An insulin pen | Jonathan Bachman/Getty Images
Michigan Attorney General Dana Nessel confirmed Wednesday that she is launching an investigation into Eli Lilly and Co., one of the three largest drug companies that manufactures nearly all the insulin in the United States, for excessive pricing of the necessary drug to treat diabetes.
Gov. Gretchen Whitmer told the Advance the AG’s action was coming in the runup to her State of the State address Wednesday night. Whitmer also announced her support for capping the cost of insulin at $50 per month A bipartisan bill that passed the lower chamber in March 2021 would do just that, House Bill 4346, sponsored by Rep. Sarah Cambensy (D-Marquette).
In a roundtable with reporters on Thursday, Nessel said rising prices of prescription drugs is “an issue that so many Michiganders struggle with.” In Michigan, an estimated 912,794 people have diabetes, about 11.5% of the population, according to the American Diabetes Association. Each year, about 69,534 new Michiganders are diagnosed with the disease. The same report also found that those diagnosed with diabetes have medical expenses about 2.3 times higher than those without diabetes.
By bringing this case, Nessel said she hopes to help lower prescription drug prices. Nessel submitted her office’s filings Tuesday to an Ingham County judge, asking to allow the investigation under the Michigan Consumer Protection Act (MCPA).
“We have worked on putting this filing together for quite some time at this point and we’re excited to be able to finally initiate this investigation formally,” Nessel said. “And the Michigan Consumer Protection Act is the mechanism available to my office to address excessive price gouging and excessive pricing.”
However, Nessel’s office is worried that Eli Lilly and Co. will cite two decisions made by the Michigan Supreme Court, Smith v. Globe Life in 1999 and Liss v. Lewiston in 2007, to potentially get the investigation thrown out. The two court cases established an exemption to the MCPA, saying that if an alleged misconduct happens within a regulated industry, then it is not punishable under the law. Nessel’s petition to the court requested that exceptions to the law do not apply in this instance.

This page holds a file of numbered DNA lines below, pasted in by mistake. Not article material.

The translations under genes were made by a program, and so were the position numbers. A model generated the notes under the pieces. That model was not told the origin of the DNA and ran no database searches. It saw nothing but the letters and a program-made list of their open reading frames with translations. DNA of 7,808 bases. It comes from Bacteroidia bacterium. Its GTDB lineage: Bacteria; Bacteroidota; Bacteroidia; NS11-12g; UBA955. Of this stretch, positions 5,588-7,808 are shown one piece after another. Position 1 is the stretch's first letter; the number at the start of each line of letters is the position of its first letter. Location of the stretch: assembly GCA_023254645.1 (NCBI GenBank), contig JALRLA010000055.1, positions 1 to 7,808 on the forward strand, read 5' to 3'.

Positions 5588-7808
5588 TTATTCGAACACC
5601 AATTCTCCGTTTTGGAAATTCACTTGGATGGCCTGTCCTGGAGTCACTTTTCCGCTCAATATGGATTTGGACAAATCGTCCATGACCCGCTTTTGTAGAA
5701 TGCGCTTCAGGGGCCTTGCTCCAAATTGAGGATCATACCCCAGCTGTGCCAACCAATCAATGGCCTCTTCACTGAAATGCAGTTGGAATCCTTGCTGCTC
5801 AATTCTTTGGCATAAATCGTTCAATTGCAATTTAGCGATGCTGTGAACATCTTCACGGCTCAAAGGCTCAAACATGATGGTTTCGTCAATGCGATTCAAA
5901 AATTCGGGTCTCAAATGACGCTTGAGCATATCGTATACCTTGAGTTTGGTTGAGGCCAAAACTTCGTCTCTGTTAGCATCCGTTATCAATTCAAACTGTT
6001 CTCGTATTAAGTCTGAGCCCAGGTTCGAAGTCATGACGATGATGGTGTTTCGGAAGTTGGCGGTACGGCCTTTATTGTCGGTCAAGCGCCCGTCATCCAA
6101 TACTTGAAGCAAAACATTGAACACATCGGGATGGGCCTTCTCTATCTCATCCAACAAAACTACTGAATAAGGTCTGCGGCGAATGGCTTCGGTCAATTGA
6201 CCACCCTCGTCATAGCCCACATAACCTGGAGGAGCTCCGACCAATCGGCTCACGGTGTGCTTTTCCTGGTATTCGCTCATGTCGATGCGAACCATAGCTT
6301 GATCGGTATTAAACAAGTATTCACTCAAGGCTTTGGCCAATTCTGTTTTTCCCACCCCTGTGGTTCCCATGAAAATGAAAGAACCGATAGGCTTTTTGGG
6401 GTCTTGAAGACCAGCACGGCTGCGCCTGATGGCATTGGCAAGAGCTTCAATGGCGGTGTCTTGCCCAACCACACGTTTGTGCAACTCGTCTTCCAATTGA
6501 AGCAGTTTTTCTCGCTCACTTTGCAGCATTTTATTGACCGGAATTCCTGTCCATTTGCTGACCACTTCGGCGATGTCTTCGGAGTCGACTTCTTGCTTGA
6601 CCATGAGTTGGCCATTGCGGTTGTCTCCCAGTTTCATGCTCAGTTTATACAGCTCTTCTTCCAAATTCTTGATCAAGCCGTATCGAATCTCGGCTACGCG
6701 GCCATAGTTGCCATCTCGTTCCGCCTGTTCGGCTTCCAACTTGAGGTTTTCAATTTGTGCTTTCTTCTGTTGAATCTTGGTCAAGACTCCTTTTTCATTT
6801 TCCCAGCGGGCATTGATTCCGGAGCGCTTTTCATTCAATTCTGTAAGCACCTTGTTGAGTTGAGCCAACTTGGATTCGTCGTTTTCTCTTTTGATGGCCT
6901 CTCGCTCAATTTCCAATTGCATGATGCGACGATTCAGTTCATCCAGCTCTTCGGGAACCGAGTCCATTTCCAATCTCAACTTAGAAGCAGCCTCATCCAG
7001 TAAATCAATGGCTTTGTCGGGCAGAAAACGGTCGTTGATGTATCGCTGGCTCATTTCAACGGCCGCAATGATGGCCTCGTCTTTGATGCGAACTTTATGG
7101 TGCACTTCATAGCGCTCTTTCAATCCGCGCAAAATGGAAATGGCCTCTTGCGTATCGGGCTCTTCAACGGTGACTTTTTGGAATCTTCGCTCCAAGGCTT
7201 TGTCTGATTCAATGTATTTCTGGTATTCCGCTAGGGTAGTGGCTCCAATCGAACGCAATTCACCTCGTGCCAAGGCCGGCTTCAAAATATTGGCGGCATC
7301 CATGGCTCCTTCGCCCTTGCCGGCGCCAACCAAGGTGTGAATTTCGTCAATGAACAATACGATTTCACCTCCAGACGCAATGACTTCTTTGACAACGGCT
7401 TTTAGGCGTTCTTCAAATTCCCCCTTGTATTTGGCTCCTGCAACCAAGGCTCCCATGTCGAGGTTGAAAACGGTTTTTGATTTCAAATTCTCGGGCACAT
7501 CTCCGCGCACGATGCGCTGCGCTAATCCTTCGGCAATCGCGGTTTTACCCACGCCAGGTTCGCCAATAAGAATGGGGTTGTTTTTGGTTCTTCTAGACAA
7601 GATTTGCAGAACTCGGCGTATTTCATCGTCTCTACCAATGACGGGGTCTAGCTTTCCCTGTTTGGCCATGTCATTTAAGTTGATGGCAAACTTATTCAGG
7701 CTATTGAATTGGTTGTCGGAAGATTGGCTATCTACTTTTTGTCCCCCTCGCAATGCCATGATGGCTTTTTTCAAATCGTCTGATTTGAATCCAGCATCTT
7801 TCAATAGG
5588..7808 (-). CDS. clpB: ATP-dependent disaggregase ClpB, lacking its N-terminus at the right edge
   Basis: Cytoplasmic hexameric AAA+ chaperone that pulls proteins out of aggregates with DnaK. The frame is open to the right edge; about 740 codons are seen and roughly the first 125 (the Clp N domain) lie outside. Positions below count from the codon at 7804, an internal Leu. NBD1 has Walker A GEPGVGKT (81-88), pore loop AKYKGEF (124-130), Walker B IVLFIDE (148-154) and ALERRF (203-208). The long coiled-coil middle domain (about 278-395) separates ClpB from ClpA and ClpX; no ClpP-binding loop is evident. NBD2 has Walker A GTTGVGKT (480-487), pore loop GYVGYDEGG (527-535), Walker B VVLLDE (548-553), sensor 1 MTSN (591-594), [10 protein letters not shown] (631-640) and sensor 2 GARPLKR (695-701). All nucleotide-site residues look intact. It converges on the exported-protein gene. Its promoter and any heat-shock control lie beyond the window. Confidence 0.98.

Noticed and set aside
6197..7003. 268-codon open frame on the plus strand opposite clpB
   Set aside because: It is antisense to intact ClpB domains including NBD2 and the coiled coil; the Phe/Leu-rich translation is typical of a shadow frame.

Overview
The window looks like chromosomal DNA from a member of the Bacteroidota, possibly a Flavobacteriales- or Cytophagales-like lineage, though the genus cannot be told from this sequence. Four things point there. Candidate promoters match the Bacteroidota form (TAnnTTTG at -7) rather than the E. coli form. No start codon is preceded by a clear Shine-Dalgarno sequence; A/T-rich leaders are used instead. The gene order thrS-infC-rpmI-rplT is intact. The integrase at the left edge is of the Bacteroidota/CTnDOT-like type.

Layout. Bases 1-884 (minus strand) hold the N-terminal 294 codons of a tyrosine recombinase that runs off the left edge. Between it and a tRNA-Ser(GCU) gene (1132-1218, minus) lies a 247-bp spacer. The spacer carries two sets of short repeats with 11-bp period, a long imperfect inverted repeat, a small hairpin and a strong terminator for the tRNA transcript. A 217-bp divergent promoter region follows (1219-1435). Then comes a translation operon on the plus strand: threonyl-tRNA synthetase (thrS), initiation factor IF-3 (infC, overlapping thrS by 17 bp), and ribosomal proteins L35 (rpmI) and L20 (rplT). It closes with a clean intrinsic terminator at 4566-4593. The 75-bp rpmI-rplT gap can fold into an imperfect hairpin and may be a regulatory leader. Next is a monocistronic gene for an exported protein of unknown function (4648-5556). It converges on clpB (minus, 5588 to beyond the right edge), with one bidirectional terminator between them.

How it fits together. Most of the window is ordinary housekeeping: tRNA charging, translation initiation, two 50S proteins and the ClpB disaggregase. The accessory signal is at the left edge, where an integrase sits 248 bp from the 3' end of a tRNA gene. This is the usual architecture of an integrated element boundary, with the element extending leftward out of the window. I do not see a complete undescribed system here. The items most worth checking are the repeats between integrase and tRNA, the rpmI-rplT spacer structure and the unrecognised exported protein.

Nessel explained that the precedents set by Smith v. Globe and Liss Lewston “have made it not just incredibly difficult, but really impossible to investigate price gouging and excessive pricing for these types of products.” She said that is the reason “why it is just so incredibly important that we bring this case.”
“You can’t win a case you never file,” Nessel said. “And it’s worth challenging these decisions, because quite honestly, we can’t do worse, right? If we lose them, we’re just in the exact same position that we’re in right now.”
In a statement to the Advance, a Lilly diabetes spokesperson said the company “is deeply disappointed by the false accusations and inaccurate claims about Lilly’s insulins that the Michigan Attorney General is making” and that the company is committed to offering affordable solutions.
“Lilly welcomes systemic solutions and new public policies, such as copay caps on insulins like the one Governor Gretchen Whitmer has proposed, which could bring much-needed relief to people who face higher out-of-pocket costs for their medications,” the company said. “Until actual reforms fill these gaps, Lilly remains firmly committed to providing affordability solutions to people who need them.”
In a statement to the Advance, a Lilly diabetes spokesperson said the company 'is deeply disappointed by the false accusations and inaccurate claims about Lilly’s insulins that the Michigan Attorney General is making' and that the company is committed to offering affordable solutions.
Several states, including Colorado and Kentucky, already have laws capping the price of insulin.
According to the governor’s office, the average cost of a single vial of insulin is $98.70. Most users require two or three vials a month, making the cost anywhere between $200 and $300 a month. The governor’s office said the price of insulin tripled from 2009 to 2019.
Whitmer said that as a result of the high prices of insulin, “too many Michiganders are forced to forgo insulin or ration it — putting their lives at risk,” she said.
“We all agree that insulin costs too much, and I know we can work together to hold drug companies accountable, lower costs and save lives.”
Nessel said she supports “the governor’s efforts to address insulin pricing”, and that by launching an investigation into Eli Lilly and Co., she hopes to not only lower the excessive costs of insulin but also to set a new precedent about what can be litigated under the Michigan Consumer Protection Act.
“This is the tool though that I have to address excessive insulin prices, [Whitmer’s] efforts may be successful, they might not be,” Nessel said. “But the important thing to know is that if we’re successful, it won’t just be about insulin prices. And it actually won’t just be about medication. It will allow us to better protect consumers on a broad range of issues.”
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